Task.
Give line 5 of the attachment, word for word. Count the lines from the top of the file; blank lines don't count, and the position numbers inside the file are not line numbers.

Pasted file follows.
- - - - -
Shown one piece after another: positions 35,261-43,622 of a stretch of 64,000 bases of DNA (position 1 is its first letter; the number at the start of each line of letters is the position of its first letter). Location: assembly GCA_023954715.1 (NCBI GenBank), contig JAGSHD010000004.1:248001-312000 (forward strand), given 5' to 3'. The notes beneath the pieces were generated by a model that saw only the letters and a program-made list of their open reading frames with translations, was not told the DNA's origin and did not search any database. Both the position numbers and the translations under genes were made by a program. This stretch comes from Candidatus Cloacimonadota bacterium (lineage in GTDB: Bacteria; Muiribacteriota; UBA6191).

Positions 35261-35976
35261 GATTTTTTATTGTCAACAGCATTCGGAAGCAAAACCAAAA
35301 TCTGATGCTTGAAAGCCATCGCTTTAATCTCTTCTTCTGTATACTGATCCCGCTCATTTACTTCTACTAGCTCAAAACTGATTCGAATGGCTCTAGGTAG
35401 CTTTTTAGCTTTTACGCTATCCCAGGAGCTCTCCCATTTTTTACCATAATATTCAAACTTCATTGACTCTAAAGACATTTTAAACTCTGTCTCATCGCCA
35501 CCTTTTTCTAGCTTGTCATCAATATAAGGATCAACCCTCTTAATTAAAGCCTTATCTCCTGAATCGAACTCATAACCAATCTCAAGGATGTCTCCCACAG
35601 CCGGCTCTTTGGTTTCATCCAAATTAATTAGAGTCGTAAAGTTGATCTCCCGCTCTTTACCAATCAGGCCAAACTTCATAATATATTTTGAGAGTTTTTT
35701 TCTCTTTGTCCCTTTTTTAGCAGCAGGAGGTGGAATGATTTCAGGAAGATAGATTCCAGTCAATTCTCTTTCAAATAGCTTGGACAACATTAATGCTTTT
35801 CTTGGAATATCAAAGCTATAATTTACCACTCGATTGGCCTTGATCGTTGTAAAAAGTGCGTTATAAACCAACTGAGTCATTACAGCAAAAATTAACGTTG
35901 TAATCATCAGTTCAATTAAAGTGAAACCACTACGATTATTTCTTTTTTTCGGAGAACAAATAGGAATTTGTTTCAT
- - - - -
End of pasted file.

35401 CTTTTTAGCTTTTACGCTATCCCAGGAGCTCTCCCATTTTTTACCATAATATTCAAACTTCATTGACTCTAAAGACATTTTAAACTCTGTCTCATCGCCA